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re: Tanks and Healers Should Get The Biggest Rewards

01/12/2010

There has been a whole lot of hoopla about this guest article over at World of Matticus (I’m slow, what can I say?), with many different replies, some of them very angry.  (My favorites:  Angry Healers, Troll Bouquet, Looking for More, Spinksville, The Noisy Rogue, Artisan Elitist, and Blessing of Kings.)   Let me first say that I have large issues with the language of the article.  No one likes to be called “meat” or told that they are a dime a dozen.

- Rewarded?  REALLY? -

Rohan at Blessing of Kings really hit on part of the reason healers and tanks -should- be rewarded. It is about retention of a talented minority of an already minority role. Acknowledging the members of that hard-to-find group will encourage them to stay with you, even if they’d rather be doing something else. (Like DPS!) While the original article speaks only to loot as this reward, I think that other rewards should be considered. Very rarely do healers and tanks get told how well they’re doing or how much they are appreciated. Positive comments tend to revolve around how fast mobs are being killed and about DPS numbers. Unfortunately, the support classes tend to only get their performance commented on when they do something wrong. Rewarding your tanks and healers with verbal praise in front of their peers can go a long way. If you want to go a step further, perhaps a guild policy of buying raid or buff mats for your healers might be a small gesture to show how much you appreciate them.

My belief about gear has always been one of “for the good of the raid,” which I’ve talked about before (right here), but given the current context of new bosses/gear it should be touched on again. When a raiding group moves to harder content, the first members of the raid to really “carry” the group are the tanks and healers.  Even on fights that take high DPS like Festergut, the first brunt of the learning requires tanks and healers to be well geared. In this example, having your DPS decked out while your support classes lag won’t help you when Festergut two shots your tanks because they don’t have enough health or because the healers don’t have the throughput to keep them up.  Having enough DPS to be able to wipe out Festergut in 3 minutes doesn’t do you a lick of good if you have no survivability. In this situation, “rewarding” healers and tanks with preference when it comes to gear isn’t really about the people or roles, just about what is good for the team.

In the end, it is more about rewarding quality than raid roles. Giving an upgrade to a mediocre priest over a fantastic mage does more to hurt the raid than help it. It is very much about doing what you can to help the group, therefore the true assets should be the ones who put in the time and effort, no matter what they play.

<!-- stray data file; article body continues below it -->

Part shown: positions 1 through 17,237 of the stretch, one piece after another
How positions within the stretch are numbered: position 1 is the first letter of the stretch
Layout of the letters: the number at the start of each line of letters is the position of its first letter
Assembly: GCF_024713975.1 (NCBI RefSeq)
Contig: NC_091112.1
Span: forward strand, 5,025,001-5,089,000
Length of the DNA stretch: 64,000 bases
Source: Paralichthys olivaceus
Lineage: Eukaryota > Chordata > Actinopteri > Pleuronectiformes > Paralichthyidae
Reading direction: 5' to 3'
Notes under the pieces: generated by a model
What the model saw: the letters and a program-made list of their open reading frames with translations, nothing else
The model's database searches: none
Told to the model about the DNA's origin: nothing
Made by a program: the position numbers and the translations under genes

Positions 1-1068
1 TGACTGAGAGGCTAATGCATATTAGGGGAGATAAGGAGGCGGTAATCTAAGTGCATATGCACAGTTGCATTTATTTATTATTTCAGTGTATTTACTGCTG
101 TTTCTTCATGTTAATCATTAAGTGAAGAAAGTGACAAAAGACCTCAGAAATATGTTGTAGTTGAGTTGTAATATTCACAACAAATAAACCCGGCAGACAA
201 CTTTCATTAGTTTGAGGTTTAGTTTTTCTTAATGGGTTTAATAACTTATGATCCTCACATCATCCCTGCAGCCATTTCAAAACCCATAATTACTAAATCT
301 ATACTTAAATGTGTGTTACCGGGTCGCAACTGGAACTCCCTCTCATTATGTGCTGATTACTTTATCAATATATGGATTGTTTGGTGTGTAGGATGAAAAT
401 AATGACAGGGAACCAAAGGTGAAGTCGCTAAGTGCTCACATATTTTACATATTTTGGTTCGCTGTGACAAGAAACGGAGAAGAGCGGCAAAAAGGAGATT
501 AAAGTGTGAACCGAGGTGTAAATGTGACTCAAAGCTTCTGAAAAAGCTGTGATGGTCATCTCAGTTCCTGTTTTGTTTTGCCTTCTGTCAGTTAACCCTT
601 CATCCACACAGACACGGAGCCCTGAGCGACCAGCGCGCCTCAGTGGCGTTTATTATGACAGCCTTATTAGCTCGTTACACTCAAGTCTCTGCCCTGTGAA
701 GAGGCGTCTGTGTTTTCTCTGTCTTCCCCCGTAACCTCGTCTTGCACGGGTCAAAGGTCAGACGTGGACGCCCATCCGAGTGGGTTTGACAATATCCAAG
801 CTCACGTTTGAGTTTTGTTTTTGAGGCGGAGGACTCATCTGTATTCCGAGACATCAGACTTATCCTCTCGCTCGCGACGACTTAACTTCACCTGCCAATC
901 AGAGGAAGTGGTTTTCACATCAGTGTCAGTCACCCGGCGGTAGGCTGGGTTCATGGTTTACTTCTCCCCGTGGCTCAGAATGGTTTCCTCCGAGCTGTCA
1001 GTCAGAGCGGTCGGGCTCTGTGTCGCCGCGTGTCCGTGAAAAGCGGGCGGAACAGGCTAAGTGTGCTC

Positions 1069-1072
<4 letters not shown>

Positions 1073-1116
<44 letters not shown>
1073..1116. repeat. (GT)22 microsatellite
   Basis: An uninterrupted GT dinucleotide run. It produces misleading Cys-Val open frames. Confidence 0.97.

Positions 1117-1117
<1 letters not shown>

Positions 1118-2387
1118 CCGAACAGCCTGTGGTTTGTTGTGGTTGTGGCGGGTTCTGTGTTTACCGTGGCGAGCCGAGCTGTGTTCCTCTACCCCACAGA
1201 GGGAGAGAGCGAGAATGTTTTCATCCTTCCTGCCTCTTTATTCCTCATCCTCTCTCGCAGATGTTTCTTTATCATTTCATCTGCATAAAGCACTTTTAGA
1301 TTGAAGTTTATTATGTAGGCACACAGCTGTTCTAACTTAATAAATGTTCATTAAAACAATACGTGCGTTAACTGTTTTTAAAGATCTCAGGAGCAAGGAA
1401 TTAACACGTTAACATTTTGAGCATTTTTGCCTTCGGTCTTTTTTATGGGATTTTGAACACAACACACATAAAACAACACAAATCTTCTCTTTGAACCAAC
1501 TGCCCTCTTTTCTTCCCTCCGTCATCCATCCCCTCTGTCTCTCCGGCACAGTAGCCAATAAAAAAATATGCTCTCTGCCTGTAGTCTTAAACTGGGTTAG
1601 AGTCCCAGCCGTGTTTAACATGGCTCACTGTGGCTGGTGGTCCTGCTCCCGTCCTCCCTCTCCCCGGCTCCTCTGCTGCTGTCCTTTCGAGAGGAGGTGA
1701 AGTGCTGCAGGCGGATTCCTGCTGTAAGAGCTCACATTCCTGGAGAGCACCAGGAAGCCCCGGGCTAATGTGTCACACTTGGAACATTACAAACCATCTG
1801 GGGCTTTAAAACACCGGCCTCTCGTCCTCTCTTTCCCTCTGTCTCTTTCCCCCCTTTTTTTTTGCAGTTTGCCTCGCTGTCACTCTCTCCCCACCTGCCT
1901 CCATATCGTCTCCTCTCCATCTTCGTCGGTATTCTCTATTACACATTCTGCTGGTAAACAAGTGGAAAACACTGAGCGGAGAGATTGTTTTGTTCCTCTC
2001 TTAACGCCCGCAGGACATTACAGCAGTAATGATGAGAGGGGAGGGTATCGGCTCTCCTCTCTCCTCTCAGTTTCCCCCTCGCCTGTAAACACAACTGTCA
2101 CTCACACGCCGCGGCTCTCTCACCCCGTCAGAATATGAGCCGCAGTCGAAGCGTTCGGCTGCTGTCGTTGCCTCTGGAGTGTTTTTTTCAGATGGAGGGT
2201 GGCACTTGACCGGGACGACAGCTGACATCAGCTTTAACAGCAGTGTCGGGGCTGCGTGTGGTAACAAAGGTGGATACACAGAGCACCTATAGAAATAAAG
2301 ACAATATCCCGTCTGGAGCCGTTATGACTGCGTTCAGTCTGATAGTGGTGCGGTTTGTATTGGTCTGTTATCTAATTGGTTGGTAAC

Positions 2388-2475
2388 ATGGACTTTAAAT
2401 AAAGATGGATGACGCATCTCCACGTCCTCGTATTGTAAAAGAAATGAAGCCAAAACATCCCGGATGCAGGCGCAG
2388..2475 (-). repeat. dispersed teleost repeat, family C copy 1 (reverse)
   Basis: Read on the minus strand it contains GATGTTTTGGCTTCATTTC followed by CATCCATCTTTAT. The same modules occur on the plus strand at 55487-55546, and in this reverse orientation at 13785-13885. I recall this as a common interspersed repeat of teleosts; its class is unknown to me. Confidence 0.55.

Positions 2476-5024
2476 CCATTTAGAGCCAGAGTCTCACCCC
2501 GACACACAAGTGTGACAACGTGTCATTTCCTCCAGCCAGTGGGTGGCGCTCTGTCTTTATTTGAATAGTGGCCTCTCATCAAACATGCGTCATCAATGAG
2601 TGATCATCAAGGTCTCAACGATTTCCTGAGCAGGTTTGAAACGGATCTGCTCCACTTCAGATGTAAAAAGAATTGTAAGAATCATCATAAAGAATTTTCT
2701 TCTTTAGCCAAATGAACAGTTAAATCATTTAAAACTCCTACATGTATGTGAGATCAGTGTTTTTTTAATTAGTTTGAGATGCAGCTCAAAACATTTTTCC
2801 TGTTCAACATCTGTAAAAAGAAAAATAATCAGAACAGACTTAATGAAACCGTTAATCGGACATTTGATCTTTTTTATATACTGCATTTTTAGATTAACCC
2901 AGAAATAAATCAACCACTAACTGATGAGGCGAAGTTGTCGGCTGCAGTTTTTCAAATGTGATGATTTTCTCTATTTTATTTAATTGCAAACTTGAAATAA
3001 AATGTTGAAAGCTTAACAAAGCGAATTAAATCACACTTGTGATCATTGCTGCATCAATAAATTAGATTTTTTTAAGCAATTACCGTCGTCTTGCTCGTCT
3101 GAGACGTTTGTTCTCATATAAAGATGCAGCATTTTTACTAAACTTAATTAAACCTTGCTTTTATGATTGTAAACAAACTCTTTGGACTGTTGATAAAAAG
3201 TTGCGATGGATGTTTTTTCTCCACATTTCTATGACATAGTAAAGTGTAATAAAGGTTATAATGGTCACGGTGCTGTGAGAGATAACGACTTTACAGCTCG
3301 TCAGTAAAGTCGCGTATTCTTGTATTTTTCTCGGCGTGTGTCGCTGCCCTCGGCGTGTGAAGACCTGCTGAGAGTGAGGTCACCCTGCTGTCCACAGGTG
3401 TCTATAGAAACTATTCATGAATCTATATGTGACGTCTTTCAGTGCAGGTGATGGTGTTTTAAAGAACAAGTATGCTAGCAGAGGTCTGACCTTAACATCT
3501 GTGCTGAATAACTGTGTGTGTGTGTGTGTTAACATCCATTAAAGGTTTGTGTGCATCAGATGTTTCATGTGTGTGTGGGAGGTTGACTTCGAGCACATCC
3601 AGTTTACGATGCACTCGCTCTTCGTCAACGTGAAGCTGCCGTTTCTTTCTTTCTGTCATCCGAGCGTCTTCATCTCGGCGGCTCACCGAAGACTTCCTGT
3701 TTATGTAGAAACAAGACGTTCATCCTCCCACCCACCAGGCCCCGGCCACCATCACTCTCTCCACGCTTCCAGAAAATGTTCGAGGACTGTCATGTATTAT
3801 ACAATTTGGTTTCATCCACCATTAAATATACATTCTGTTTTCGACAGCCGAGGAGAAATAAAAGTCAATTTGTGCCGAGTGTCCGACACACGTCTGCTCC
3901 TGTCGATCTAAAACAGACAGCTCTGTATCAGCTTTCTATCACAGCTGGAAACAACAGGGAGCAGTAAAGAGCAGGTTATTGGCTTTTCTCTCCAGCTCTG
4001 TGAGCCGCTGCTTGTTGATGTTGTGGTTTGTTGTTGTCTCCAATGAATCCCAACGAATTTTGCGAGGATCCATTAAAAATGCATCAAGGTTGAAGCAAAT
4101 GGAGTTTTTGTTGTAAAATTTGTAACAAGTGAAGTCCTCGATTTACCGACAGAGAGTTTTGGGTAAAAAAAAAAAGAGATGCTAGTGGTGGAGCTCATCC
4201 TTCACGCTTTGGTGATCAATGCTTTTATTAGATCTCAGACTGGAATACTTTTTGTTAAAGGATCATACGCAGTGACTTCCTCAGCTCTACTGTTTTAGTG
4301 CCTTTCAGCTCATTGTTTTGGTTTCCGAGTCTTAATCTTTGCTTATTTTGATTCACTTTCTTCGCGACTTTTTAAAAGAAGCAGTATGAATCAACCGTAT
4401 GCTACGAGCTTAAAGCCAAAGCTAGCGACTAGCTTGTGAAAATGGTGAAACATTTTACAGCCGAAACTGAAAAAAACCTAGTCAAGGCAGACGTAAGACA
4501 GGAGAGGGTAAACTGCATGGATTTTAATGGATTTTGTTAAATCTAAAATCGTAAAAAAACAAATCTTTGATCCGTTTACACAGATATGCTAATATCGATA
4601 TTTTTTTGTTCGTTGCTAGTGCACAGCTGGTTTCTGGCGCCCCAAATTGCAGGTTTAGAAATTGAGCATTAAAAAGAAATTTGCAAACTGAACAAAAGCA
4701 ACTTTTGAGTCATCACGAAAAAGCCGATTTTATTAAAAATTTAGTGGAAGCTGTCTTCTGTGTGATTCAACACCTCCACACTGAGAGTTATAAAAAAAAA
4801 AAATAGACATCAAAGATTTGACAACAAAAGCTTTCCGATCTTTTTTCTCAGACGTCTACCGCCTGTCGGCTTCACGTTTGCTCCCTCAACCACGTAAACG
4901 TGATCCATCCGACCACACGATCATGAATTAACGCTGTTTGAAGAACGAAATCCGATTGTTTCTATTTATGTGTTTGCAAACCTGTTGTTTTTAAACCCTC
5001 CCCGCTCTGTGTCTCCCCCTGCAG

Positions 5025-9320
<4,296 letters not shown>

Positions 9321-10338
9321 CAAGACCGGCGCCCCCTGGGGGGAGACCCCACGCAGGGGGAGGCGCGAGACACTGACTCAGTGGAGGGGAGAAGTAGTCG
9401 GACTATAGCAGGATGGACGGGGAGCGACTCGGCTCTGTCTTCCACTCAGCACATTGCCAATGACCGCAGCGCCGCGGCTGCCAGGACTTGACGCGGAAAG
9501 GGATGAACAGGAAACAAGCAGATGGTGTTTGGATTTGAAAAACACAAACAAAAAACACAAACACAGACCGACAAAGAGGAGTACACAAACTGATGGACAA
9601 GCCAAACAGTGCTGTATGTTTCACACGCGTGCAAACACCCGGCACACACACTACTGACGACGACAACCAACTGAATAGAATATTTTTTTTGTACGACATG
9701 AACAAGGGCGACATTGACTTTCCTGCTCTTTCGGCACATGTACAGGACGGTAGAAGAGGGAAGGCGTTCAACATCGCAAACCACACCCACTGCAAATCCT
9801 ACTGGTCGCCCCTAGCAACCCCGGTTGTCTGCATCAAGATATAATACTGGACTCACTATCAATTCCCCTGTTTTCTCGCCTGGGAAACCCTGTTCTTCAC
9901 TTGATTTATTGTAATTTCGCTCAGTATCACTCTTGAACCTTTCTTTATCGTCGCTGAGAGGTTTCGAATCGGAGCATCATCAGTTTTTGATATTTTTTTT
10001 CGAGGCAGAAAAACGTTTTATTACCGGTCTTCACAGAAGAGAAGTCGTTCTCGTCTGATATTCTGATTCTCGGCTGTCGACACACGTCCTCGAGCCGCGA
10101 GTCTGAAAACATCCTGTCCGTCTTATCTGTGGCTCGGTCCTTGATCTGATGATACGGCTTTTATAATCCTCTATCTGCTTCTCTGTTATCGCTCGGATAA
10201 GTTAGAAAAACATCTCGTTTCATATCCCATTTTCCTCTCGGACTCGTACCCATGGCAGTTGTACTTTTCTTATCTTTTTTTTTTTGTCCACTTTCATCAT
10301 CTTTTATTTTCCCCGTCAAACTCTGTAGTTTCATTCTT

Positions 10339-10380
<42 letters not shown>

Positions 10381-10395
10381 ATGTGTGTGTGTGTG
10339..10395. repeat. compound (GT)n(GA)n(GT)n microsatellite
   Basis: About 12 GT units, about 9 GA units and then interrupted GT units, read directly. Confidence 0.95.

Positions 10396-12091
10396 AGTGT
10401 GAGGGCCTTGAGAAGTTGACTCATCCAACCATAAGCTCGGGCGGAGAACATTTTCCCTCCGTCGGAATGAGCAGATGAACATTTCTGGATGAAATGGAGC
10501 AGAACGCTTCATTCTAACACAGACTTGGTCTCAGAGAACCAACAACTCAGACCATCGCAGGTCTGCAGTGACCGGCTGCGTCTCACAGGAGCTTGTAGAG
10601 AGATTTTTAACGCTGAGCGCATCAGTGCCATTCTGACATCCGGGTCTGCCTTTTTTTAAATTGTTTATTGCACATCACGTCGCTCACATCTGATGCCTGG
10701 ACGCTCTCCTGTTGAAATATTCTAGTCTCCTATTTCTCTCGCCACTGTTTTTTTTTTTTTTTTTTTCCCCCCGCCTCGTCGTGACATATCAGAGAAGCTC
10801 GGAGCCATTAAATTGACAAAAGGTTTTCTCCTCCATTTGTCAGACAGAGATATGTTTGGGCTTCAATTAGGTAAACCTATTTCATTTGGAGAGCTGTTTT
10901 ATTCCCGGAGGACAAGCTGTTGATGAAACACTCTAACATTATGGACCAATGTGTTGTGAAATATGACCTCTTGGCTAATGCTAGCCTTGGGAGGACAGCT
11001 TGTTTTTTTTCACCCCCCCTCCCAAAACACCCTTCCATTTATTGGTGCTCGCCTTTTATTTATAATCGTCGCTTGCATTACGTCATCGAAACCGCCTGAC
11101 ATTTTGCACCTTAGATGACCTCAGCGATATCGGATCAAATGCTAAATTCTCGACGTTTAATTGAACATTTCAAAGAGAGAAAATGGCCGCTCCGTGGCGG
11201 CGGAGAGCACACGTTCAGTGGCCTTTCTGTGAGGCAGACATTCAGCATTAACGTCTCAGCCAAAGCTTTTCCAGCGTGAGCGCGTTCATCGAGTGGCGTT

- But who’s job is more difficult? -

This is one part of the discussion that I have to agree with the original article about. I’ve read many replies of people who argue that being a support role is not more stressful than a damage dealing role, nor that it takes more skill. To quote Spinks in one of her comments, “Being great dps also seems harder to me than being a great tank or healer, it’s not always obvious how to improve.” I’m going to have to completely disagree with that statement, as someone who has raided progressively as both DPS and healing.

The main difference in difficulty between roles lies in what you are responsible for. DPSers are responsible for themselves, for staying alive and for doing reasonable damage to a boss. If they are not meeting this responsibility, they have only their own actions and rotations to improve upon. A healer, however, is responsible for every single person in the raid, including themself. They have to take into account mana efficiency, speed of heals, reaction times of the various members, watching the health of multiple people at once without tunneling and getting killed by fire themselves… In plain language, it comes down to: “I died in a fire. Next time, I should Disengage out of it.” vs. “That hunter died in a fire. Could I have been faster on a Flash of Light without endangering the life of the tank through Beacon fail if he died anyway? Was he out of range of the other healers and if so can I move closer to him without putting myself in danger of Gormok’s spell lock-out?”

I support the claim that being a healer is more stressful than being a DPS, with the caveat that being a -great- healer is more stressful than being a -great- DPS. Being satisfactory at your role, no matter what it is, isn’t stressful at all. Being top of your game is much more so. The main reason stress lies on the healers more is, again, on the placement of their attention. Great DPSers work inwardly, even when they’re doing things like Kidney Shotting things that want to chew on the clothies. They look inwards to their own abilities and strengths, which builds up as focus more than stress. At the end of the fight, they are able to look at their numbers to see that focus in a competitive form, an immediate pay-off to their ego that requires no other person to inspire. Healers on the other hand have to work together and trust that the 5 others in their section are doing their jobs. You have to worry about what 25 other people are doing at all times. There is very little leeway for a healer to screw up; if you make a mistake, someone will die and sometimes everyone will. If I miss a Hand of Sacrifice timing on the tank, the tank dies and so does the raid. If my hunter uses her Rapid Shot at the wrong time, I lose some DPS. Add to this that there is very little ego pay-off for healers, as what little we have requires other people to inspire, an unlikely event.